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Publication numberUS3463436 A
Publication typeGrant
Publication dateAug 26, 1969
Filing dateNov 21, 1967
Priority dateNov 21, 1967
Publication numberUS 3463436 A, US 3463436A, US-A-3463436, US3463436 A, US3463436A
InventorsFoster William A Jr
Original AssigneeGen Design Co, Foster William A Jr
Export CitationBiBTeX, EndNote, RefMan
External Links: USPTO, USPTO Assignment, Espacenet
Coaster
US 3463436 A
Abstract  available in
Images(1)
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Claims  available in
Description  (OCR text may contain errors)

1 k G H H. W F H Aug. 26, 1969 ATTORNEY rm J Km T E V/% WF 5 3 A m M J. 1 A n I I m V U 1 6 4 4, 5 Q A 0 l 2 5 2 I u 3 w 4 a 2 G I F n Y B United States Patent 3,463,436 COASTER William A. Foster, Jr., General Design Co., 2713 Goodwood Road, Baltimore, Md. 1214 Filed Nov. 21, 1967, Ser. No. 684,766 Int. Cl. A47k 1/09 US. Cl. 248-311 9 Claims ABSTRACT OF THE DISCLOSURE A coaster for conventional liquid containers, such as tumblers, cans of beer, cans and bottles of soft drinks, etc. is provided in the form of a tubular wall of foamed plastic material. One end of the wall is closed while the other end is open. Apertures are provided in the tubular wall for the reception of flexible linear members, such as beaded chains, having fastening means for attaching the device to a post. The interior of the wall is provided with channels between the apertures for the recessing of portions of the linear members therebetween to provide an unobstructed surface for liquid containers placed therein within the limits of its diameter. Alternatively, the wall may be upwardly tapered to provide a free space Within the diameter limits of its upper end.

This invention relates to coasters and it is more particularly concerned with means for insulating and holding a container of hot or cold liquids.

The general object of the invention is the provision of a novel coaster for the use of containers of hot or cold liquids. I

A specific object is the provision of a coaster which can be removably attached to a vertical post, such as a part of a chair, and capable of supporting itself as well as a container of hot or cold liquid thereby obviating the need of a table or other horizontal surface.

Another object is the provision of a coaster of relatively simple and sturdy construction which is convenient in use and inexpensive to manufacture.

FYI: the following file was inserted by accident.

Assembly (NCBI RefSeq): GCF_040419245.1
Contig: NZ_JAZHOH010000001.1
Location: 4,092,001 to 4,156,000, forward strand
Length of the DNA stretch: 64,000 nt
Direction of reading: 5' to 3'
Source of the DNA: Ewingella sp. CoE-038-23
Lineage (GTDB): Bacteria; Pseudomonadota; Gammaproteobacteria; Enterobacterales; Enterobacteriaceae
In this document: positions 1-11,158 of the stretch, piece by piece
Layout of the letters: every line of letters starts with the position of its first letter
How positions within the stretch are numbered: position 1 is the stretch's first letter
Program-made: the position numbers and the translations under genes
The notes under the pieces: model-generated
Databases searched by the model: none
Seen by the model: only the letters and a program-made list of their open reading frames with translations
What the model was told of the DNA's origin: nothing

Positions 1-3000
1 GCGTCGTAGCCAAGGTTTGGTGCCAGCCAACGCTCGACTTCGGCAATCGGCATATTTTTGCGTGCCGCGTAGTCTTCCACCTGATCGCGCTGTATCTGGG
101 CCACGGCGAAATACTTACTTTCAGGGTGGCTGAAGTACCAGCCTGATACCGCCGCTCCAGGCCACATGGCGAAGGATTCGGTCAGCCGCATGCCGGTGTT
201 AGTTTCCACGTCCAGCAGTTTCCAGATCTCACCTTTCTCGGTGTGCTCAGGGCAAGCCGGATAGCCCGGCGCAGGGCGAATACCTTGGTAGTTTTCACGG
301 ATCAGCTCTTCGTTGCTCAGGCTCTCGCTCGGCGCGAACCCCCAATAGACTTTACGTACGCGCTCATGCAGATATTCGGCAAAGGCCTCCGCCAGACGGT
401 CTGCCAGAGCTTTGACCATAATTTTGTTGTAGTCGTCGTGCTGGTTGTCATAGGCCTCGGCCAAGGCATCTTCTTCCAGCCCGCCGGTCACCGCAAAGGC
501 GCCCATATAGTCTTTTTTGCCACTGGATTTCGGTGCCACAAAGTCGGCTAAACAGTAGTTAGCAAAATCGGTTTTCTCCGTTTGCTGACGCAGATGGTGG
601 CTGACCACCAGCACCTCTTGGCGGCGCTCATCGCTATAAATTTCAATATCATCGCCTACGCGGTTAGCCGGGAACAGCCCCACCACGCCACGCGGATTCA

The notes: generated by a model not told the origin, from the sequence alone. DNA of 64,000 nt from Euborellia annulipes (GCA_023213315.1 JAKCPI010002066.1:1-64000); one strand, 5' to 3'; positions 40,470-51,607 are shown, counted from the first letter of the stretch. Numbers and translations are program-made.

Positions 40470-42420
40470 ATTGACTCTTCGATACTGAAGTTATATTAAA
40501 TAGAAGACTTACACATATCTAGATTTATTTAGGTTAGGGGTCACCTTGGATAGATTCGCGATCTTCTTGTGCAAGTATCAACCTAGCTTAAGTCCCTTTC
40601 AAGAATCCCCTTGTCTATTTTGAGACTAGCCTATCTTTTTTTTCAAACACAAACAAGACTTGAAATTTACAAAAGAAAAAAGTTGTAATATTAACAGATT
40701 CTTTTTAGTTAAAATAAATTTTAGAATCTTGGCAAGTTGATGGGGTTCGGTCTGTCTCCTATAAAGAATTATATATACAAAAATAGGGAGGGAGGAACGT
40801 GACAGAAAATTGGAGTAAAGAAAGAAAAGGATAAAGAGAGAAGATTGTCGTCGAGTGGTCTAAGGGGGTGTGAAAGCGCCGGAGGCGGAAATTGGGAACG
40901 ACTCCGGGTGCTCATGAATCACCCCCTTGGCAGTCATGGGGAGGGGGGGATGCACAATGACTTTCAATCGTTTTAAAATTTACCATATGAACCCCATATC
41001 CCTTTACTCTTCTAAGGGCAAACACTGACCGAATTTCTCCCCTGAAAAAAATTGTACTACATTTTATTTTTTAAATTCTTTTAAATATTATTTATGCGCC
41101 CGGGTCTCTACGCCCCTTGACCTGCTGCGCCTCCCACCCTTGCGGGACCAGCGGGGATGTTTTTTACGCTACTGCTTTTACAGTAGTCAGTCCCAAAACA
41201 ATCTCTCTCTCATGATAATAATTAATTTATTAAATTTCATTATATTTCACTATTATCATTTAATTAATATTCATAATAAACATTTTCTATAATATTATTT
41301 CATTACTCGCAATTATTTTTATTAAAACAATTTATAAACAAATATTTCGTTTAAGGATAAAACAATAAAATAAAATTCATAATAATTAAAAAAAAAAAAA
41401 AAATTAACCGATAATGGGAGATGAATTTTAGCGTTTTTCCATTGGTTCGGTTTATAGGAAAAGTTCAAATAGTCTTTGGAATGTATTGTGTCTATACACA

These objects and still further objects, features and advantages of the invention will appear more fully from the following description considered together with the accompanying drawing.

The invention generally comprises a coaster formed of a tubular wall of heat insulating material, the bottom of which is closed and the top of which is open. The wall on one side has a pair of horizontally spaced openings through which a flexible linear member is threaded. Both ends of the flexible member are on the outside to encircle a post and secure the coaster to it by fastening means. The tubular wall preferably is thick and has a grooved portion between the apertures for recessing the inside portion of the flexible linear member. The outer surface of the wall also contains a vertical channel to fit the post.

In the drawing:

FIG. 1 is a side elevational view of an embodiment of the invention partly in section, attached to a conventional chair shown fragmentarily.

FIG. 2 is a sectional view along the line 22 of FIG. 1.

FIG. 3 is a sectional view along the line 3-3 of FIG. 2.

FIG. 4 is a view similar to FIG. 2 of a modified embodiment of the invention, partly broken away.

FIG. 5 is a fragmentary view of the beaded strip and locking device.

Referring with more particularity to the drawing in which like numerals designate like parts, the embodiment illustrated comprises a cup-shaped member 11 having a tubular wall 12, a bottom wall 13 and an open top 14.

ice

The member 11 is made of a suitable thermal insulating material. A preferred material is any conventional foamed plastic, such as foamed polystyrene or foamed polyurethane resin.

The wall 12 is provided with a pair of horizontally spaced apertures 15 and 16 on one side for the reception of a flexible linear member, such as a conventional beaded plastic cord 17. A second pair of horizontally spaced apertures 18 and 19 for another similar flexible linear member 20 is also provided.

The flexible linear members permit securing the device to a post such as the column 21 of an ordinary chair 22. At least one of these flexible members overlies a horizontal tubular frame member 10 which acts as an abutment to hold the unit in position.

The member 11 may be made of a suitable interior size to permit placement therein of liquid containers such as a tumbler or a can 23 of soft drinks, beer, etc. of sizes within the limits of the tubular opening up to sizes which provide a snug fit.

To provide for the maximum size of coaster with a snug fit, channels 24 and 25 may be provided between the apertures 15 and 16, and 18 and 19, respectively, to recessibly contain the adjacent portions of the flexible linear members 17 and 20.

Alternatively, the wall 12 may be provided with an upward taper 26, as shown in FIG. 4, to provide space 27 for the linear members between the liquid container 28 and the interior surface of the wall.

Where soft materials are used for the member 11, such as a foamed plastic, the apertures 15, 16 and 18, 19 may be provided with reinforcing metal or plastic grommets 29 to prevent excessive wear of the material adjacent the apertures.